Linked by MOS6510 on Thu 10th Jan 2013 23:25 UTC
General Development "For years I've tried my damnedest to get away from C. Too simple, too many details to manage, too old and crufty, too low level. I've had intense and torrid love affairs with Java, C++, and Erlang. I've built things I'm proud of with all of them, and yet each has broken my heart. They've made promises they couldn't keep, created cultures that focus on the wrong things, and made devastating tradeoffs that eventually make you suffer painfully. And I keep crawling back to C."
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RE[2]: spot on
by bram on Fri 11th Jan 2013 05:13 UTC in reply to "RE: spot on"
bram
Member since:
2009-04-03

I have found Noel Llopis' Data-oriented design paper to be an eye opener. http://gamesfromwithin.com/data-oriented-design

With OO, it is easy to end up with a menagerie of objects all referring to each other with deep complexities. With data oriented design you tend to end up with flatter architectures and fewer dependencies.

I'm a game programmer, and I like his advice on how you could code most of your game engine subsystems as you would code your particle system.

With C, I feel more easily guided to data oriented, structures-of-arrays, instead of the OO and arrays of structures/objects.

Reply Parent Score: 4

RE[3]: spot on
by Alfman on Fri 11th Jan 2013 06:30 in reply to "RE[2]: spot on"
Alfman Member since:
2011-01-28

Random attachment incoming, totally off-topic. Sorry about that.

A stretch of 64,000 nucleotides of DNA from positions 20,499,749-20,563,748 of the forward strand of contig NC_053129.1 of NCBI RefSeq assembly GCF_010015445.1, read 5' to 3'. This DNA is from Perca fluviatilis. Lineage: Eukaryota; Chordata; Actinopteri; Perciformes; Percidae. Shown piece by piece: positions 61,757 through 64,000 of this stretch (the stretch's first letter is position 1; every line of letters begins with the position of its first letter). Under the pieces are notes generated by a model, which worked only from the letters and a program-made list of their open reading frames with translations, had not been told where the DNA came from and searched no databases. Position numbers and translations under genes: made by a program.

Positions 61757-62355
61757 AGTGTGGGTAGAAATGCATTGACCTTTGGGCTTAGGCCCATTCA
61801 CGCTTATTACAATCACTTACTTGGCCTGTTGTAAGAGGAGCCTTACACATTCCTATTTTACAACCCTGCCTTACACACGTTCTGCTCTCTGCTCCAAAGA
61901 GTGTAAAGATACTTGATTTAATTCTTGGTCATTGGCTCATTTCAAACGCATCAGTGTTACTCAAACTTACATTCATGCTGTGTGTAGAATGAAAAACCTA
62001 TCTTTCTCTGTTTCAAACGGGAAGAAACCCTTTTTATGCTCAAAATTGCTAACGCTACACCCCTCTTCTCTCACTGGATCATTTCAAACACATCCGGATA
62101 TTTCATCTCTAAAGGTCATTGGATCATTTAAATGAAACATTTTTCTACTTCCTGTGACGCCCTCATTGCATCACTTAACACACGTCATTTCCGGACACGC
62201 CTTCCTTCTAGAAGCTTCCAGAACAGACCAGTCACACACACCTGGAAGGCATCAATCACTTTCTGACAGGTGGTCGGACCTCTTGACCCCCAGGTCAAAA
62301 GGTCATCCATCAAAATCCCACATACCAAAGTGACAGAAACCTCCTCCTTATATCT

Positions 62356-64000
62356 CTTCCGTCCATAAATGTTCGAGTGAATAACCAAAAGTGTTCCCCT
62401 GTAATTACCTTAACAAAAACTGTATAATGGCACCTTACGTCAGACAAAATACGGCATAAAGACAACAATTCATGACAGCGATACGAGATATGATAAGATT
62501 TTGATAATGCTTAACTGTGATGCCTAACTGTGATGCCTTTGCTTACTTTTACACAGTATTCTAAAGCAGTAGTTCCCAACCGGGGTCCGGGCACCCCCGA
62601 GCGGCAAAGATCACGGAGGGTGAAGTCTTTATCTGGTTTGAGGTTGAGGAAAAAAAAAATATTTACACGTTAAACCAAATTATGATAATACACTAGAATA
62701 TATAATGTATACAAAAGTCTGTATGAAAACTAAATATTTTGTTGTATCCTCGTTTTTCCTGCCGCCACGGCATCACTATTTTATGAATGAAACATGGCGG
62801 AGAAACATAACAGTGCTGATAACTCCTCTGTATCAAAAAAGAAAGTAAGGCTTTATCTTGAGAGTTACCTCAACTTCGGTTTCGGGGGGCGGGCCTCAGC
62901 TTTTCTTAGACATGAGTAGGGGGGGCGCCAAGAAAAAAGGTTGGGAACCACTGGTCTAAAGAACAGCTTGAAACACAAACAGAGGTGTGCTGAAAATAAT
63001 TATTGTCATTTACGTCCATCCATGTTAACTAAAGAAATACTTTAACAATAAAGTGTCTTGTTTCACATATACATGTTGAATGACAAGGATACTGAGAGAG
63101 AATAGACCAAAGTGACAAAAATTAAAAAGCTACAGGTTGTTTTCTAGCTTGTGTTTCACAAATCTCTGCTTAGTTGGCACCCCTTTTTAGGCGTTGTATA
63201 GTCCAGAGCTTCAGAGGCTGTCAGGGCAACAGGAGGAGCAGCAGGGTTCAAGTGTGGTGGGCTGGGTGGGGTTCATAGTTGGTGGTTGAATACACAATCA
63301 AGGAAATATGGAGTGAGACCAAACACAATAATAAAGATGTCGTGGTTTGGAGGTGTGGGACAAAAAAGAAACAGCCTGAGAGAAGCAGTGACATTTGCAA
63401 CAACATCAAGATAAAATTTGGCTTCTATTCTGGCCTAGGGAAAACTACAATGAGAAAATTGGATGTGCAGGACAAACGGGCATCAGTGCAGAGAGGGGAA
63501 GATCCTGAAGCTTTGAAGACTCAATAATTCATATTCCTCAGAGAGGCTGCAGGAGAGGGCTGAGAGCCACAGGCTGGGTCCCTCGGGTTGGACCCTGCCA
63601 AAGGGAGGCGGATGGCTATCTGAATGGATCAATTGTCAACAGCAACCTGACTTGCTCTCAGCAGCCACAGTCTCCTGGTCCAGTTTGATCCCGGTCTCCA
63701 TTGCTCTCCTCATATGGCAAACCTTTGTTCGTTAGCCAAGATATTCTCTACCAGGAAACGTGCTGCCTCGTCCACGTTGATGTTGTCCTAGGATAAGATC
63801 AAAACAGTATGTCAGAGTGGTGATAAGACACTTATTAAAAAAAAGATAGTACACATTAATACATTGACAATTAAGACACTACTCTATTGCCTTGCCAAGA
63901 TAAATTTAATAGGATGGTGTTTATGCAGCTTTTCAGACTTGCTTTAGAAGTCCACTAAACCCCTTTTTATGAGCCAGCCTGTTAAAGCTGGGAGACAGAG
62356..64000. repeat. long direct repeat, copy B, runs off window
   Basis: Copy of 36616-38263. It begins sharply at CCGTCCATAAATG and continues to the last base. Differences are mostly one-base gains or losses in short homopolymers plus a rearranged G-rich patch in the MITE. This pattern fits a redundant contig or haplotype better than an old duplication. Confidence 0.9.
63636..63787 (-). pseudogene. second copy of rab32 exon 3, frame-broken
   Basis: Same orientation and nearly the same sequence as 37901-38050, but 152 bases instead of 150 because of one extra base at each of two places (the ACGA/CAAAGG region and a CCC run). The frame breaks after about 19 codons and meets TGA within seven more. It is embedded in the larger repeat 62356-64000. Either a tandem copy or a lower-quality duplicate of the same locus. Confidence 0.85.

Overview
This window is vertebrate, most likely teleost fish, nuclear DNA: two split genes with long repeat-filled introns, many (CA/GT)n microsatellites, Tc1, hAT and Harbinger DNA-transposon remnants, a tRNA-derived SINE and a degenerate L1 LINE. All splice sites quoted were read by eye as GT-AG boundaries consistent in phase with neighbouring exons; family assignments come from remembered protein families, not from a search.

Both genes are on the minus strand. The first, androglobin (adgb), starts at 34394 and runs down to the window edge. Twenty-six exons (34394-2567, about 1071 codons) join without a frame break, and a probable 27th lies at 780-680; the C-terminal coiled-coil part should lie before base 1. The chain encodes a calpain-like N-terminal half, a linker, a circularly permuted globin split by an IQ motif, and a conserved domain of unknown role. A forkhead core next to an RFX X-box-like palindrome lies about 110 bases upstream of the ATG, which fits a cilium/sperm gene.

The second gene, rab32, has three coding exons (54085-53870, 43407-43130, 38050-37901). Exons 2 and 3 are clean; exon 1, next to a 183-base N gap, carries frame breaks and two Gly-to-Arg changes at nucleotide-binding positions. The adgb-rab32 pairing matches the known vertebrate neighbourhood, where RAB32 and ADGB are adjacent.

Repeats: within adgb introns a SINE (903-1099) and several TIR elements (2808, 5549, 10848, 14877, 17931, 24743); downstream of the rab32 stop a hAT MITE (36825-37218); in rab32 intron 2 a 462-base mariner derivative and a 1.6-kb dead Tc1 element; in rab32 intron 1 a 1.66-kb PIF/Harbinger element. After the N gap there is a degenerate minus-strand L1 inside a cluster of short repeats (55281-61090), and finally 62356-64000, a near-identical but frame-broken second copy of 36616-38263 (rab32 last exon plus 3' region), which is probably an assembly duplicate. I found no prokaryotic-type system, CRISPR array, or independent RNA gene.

bram,

That's an interesting link. From a technical standpoint I don't think anything is inherently bad with C++ features. However there's no doubt that it encourages rather different approaches to software design.

C programs often use no abstractions whatsoever and will directly call the external libraries and kernel.

C++ facilitates rich levels of abstraction, which is generally a selling point for developers to choose it over C, and yet these very abstractions can be responsible for adding many more inefficient layers than we typically find in C programs.


OOP interfaces significantly help with contract-oriented programming in teams and help make problems much more manageable. I think a good OOP programmer will know where to draw the line without going crazy about everything needing to be a proper object.

There's no reason a high performance game should not be written in C++, just be mindful of too much indirection in critical loops.

Edited 2013-01-11 06:37 UTC

Reply Parent Score: 4